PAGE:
A Home Crafting Mystery
That Thursday morning had been going so well until I found
the local handyman dead on my workroom floor. Walter lay on his
back, twisted to one side. His right hand was pressed to his throat.
The left clenched the chambray work shirt in front of his heart.
Streaks of moisture along the cuffs and in uneven splotches down
the front darkened the blue of the shirt’s fabric. I recognized the
signature yellow suspenders first, then the gray hair pulled back
into a ponytail.
Staring down at the ruin of his face, I covered my mouth with
one hand. His eyes were squeezed shut and his lips drawn back in
a horrific grimace. The interior of his open mouth was inflamed
and raw. His teeth, now a disturbing shade of dark gray, jutted
from what remained of his gums, and angry blisters welled on his
chin and jaw.
My gaze shifted to the open doorway, to where the sun had
finally pried its way through the clots of gray sludge above. The
Japanese maple in our backyard blazed incandescent orange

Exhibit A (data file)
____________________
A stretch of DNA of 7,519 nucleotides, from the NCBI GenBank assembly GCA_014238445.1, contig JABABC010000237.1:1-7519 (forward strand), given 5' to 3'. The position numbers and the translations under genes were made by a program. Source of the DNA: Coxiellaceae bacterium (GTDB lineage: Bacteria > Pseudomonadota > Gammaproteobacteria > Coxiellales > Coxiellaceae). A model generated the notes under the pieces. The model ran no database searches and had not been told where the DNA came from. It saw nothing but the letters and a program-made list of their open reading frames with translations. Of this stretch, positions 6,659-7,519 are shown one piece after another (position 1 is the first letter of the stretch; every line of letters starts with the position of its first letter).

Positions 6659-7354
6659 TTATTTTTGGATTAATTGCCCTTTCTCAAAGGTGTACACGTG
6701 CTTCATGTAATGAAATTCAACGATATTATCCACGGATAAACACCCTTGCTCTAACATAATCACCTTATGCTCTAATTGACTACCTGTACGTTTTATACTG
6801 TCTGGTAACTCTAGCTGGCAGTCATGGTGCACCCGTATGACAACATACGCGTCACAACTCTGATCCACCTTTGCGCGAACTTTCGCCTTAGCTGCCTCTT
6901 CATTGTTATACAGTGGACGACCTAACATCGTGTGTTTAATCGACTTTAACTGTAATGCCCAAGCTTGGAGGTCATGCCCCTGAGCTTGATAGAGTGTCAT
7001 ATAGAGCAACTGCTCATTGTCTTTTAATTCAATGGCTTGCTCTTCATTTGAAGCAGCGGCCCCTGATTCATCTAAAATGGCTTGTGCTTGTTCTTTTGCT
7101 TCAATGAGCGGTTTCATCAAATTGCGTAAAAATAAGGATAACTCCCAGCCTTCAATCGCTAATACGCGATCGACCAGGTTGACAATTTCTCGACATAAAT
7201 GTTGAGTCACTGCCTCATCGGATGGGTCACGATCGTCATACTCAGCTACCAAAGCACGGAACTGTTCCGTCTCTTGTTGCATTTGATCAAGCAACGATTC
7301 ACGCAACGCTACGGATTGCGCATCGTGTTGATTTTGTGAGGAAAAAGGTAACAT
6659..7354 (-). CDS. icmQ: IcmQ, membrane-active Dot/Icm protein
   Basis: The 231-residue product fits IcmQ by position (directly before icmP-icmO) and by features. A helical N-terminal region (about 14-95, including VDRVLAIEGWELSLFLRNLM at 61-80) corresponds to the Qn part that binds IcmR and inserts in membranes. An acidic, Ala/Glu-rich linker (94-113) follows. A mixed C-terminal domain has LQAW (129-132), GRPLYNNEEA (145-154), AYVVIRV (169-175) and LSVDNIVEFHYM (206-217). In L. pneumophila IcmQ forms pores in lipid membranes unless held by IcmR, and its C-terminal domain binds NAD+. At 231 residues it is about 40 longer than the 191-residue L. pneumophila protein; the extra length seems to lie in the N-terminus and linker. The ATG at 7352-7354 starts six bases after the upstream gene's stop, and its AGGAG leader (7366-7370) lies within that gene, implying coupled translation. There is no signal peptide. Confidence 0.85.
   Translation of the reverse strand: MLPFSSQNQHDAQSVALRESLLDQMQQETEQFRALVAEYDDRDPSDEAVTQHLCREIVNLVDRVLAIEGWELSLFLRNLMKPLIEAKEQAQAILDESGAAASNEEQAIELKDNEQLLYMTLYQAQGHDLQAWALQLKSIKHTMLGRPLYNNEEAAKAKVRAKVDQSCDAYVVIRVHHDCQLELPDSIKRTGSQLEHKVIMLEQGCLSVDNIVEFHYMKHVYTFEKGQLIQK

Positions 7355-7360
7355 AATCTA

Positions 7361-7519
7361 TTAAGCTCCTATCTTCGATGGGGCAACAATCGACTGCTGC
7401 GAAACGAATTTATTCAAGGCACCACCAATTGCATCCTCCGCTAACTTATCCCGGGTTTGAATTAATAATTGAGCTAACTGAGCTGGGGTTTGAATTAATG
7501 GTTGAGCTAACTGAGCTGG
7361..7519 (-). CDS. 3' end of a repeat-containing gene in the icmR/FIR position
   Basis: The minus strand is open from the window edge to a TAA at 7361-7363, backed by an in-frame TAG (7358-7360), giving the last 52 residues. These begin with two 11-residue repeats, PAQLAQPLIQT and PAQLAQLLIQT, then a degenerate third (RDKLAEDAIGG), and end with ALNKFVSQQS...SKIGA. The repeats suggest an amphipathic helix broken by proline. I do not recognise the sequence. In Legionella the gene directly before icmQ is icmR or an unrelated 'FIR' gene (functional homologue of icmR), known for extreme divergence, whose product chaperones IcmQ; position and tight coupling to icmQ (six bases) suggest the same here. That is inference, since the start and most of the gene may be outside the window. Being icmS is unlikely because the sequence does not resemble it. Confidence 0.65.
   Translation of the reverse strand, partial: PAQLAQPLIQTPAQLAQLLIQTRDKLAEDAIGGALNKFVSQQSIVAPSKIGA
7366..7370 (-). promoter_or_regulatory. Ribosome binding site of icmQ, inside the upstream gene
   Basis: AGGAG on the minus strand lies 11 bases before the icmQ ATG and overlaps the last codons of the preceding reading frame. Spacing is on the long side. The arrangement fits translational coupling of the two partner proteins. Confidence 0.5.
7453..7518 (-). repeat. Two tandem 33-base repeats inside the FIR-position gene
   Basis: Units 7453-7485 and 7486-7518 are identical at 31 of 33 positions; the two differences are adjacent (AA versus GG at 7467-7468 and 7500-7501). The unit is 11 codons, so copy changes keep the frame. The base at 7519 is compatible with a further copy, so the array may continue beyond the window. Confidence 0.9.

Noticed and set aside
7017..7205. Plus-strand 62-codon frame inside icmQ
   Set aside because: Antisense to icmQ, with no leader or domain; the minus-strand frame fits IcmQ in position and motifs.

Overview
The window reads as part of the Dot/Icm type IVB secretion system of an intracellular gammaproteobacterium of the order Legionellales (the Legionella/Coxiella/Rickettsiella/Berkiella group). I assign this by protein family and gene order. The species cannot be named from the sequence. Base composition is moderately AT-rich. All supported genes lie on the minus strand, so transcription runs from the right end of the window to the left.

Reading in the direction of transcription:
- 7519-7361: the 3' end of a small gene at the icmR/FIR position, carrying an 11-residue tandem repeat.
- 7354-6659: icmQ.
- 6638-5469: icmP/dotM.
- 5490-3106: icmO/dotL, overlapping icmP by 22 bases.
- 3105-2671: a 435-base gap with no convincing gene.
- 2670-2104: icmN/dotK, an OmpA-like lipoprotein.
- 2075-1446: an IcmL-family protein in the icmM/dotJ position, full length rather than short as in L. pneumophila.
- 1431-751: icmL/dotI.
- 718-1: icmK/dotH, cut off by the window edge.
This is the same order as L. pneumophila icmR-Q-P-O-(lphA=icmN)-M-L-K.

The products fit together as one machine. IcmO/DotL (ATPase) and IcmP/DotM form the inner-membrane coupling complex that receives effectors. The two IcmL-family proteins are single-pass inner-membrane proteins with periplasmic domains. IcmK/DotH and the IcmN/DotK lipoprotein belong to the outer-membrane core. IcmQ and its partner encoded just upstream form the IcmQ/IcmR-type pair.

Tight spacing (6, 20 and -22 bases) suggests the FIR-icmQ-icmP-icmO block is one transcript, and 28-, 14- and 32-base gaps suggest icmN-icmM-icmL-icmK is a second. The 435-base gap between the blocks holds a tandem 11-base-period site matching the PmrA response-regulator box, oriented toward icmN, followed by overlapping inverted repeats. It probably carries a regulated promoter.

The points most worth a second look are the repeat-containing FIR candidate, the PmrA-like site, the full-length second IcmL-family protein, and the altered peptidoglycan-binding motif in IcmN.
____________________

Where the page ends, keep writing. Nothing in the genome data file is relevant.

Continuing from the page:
against the evergreens along the neighbor’s cedar fence. A chicka-
dee called through October air so crisp it would have crunched if
you bit into it …
Then I remembered to breathe. A long, shuddering inhala-
tion, and the oxygen hit my brain. Practicality surfaced through
my horror, and I spun and ran up the interior stairs to the main
part of the house. Through the kitchen and the foyer to Meghan’s
massage room, where I burst in without thinking. Thank God her
client was still dressed. Meghan’s eyes widened.
“Call 911,” I said.
She dropped an armful of white towels onto the massage table.
“Walter’s dead in the basement. Call 911.”
She nodded and went through to her office for the phone. As
she called out to the client that she’d have to reschedule, I turned
and ran back downstairs. I’d never been more grateful for Meghan’s
no-nonsense approach to things than I was at that moment.
Back in my workroom, I leane